The quiet apartment building was again disturbed in 1917 when a lurid tale of deceit and betrayal led to a murder that reads like a novel (see story below).
Compiled by Dr. Neil Gale, Ph.D.
MURDER AT THE COMMODORE IN 1917.
Shoots When She Learns He is Married.
Dr. Louis H. Quitman Wounded by Cabaret Singer, May Die.
Miss Ruby Dean is a divorcee, married when she was 16. Before taking up singing and dancing, she was a telephone operator in St. Louis. Ruby was also learning to play the pipe organ and often played and sang in churches on Sundays. Ruby met Louis at the Federal Inn in Chicago, where she performed, and he sent her a note from his table. She didn't know he was married with a child; he didn't tell her.
Miss Ruby Dean, a cabaret singer living in a second-floor flat in the Lessing apartments at 550 Surf street, learned from "a lady Friend" that Dr. Louis H. Quitman, 34, a veterinarian, is married. Last night (Thursday, September 6, 1917) at 9:30, when Quitman called at her flat, she shot him, and he is not expected to recover. Miss Dean is in the Sheffield Avenue Police Station, where she wailed her forgiveness and grief last night.
Quitman lives at 1904 West North Avenue. He has a wife and child. In a statement to an attaché of the state's attorney's office last night, Miss Dean said he had been paying attention to her as a single man. But she protested that she loved him and implored the fates to permit him to recover.
Loves Him Still
"I was wild about him," she said. "I love him still. He told me he wasn't married and that he was going to marry me. He was always in my apartment, and he came there often, and he came there tonight. But a friend of mine told me he was married, and I asked him about it, and we quarreled."
At some point in the quarrel, the girl seized a revolver and fired once. The bullet struck Quitman in the stomach, and he fell without a word. Policeman Edward Olson heard the shot. He found the girl in hysterics beside the form of Quitman. An ambulance was called, and the wounded man was taken to the German American hospital. His wife hurried to his side. The girl was taken to the Sheffield avenue police station.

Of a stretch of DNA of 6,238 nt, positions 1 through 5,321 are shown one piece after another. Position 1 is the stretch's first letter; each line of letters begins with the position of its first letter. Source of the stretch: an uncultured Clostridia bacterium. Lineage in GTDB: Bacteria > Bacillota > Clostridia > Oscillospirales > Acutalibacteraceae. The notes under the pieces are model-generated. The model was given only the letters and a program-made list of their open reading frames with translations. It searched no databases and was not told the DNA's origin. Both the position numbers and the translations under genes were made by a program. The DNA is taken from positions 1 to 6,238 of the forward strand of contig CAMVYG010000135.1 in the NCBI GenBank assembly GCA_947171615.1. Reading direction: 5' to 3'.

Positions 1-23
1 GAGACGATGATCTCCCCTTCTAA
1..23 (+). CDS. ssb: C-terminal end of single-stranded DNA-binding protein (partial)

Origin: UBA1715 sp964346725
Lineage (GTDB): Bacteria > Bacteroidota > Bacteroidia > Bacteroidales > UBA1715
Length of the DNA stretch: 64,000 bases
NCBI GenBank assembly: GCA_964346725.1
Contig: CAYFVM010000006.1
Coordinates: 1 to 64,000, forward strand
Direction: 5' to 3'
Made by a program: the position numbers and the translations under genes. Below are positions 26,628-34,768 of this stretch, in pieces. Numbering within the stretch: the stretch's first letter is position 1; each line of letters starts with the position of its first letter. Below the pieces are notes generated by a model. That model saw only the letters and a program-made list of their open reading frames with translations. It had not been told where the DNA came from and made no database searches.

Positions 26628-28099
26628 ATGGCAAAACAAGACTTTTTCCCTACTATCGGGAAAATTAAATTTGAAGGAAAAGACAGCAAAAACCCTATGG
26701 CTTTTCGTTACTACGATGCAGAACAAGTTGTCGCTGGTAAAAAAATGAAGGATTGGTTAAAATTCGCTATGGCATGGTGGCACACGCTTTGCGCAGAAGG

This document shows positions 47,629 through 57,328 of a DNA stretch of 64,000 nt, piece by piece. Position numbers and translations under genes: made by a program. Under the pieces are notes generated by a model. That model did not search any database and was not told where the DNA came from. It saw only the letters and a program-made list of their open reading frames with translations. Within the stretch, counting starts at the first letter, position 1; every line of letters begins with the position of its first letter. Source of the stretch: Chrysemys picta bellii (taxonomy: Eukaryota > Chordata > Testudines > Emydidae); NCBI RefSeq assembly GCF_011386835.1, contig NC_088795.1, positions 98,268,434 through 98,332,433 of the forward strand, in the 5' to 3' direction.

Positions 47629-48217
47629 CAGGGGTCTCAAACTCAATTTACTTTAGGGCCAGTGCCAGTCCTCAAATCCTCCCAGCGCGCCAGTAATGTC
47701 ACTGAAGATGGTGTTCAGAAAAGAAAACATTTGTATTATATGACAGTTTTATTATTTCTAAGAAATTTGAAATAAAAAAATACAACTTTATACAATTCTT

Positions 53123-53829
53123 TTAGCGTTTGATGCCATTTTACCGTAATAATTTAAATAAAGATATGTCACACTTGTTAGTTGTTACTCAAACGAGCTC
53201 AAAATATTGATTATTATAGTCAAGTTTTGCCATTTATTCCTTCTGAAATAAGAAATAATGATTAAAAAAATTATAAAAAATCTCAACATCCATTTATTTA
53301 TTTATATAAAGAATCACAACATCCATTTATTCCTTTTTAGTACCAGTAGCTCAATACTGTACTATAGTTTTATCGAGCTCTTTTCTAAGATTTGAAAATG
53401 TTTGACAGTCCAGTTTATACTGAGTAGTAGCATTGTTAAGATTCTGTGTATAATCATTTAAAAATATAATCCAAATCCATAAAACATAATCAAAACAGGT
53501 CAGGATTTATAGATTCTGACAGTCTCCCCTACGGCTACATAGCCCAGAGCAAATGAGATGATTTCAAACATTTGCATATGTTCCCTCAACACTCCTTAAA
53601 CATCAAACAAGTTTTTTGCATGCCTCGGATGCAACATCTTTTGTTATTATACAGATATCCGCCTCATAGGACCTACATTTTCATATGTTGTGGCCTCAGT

— Chicago Tribune, Friday, September 7, 1917.
Verging on hysteria, Miss Ruby Dean, the cabaret singer who Thursday night was accused of shooting Dr. Louis H. Quitman, a veterinarian of 1904 West North Avenue, spent yesterday in a cell in the Chicago Avenue police station and declared she could remember none of the details of the shooting.
"There was no quarrel," she said. "We had been good friends. We were scuffling over the revolver he gave me, and it discharged. I did not know he was married, but I loved him."
In the German-American hospital, an operation was performed on Quitman, and the bullet was removed. It was said he has a good chance of recovery.
— Chicago Tribune, Saturday, September 8, 1917.
Dr. Quitman died on Saturday, September 8, 1917, at 10 o'clock in the morning.
A charge of murder was placed against Ruby Dean, on Saturday, September 8, following the death of Dr. Louis Quitman. She is being held without bail in the East Chicago avenue station pending the coroner's inquest next Thursday.
She was being arraigned before Judge Caverly in the Chicago avenue court when word of the death was sent to the courtroom. The judge had already fixed bonds of $20,000 on the original charge of assault with a deadly weapon with intent to kill, but upon being informed of the death, he decided to hold her without bail.
"It can't be true that my Leo is dead," she cried. "Oh, my poor Leo. No one knows how he cared for me. I simply can't stand it. I'll go mad," and she flung herself on her cot. The matron tried to quiet Miss Dean. "Go away," the girl screamed. "You don't know. Oh, if people only knew how he cared for me."
"I want to be alone — alone," she moaned. The matron, the doctor, and the newspapermen departed, leaving her sitting on the cot, crooning Quitman's first name.
With his unexpected death, the police are confronted with a puzzling situation. In his first statement, immediately after the shooting, Dr. Quitman accused the cabaret singer of shooting him. But in an antemortem (before death) report, he absolved her from blame, asserting that he was shot accidentally while they were scuffling for possession of a revolver.
Miss Dean will be kept in custody for the coroner's inquest.
Friday, September 14, 1917
Ruby Dean was found guilty of slaying Dr. Louis H. Quitman. She will be taken to the county jail to be held by the grand jury.
Saturday, May 4, 1918,
Ruby Dean Free; Jury Takes Less Than An Hour. One ballot acquits her of the slaying of Quitman.
After eight weary months of fear and uncertainty, which intervened after the fatal shot was fired, "twelve good men and true" gave her life and freedom yesterday in Judge Sullivan's courtroom. A quick, low laugh, which was half a sob, burst from her as the words "not guilty" were pronounced.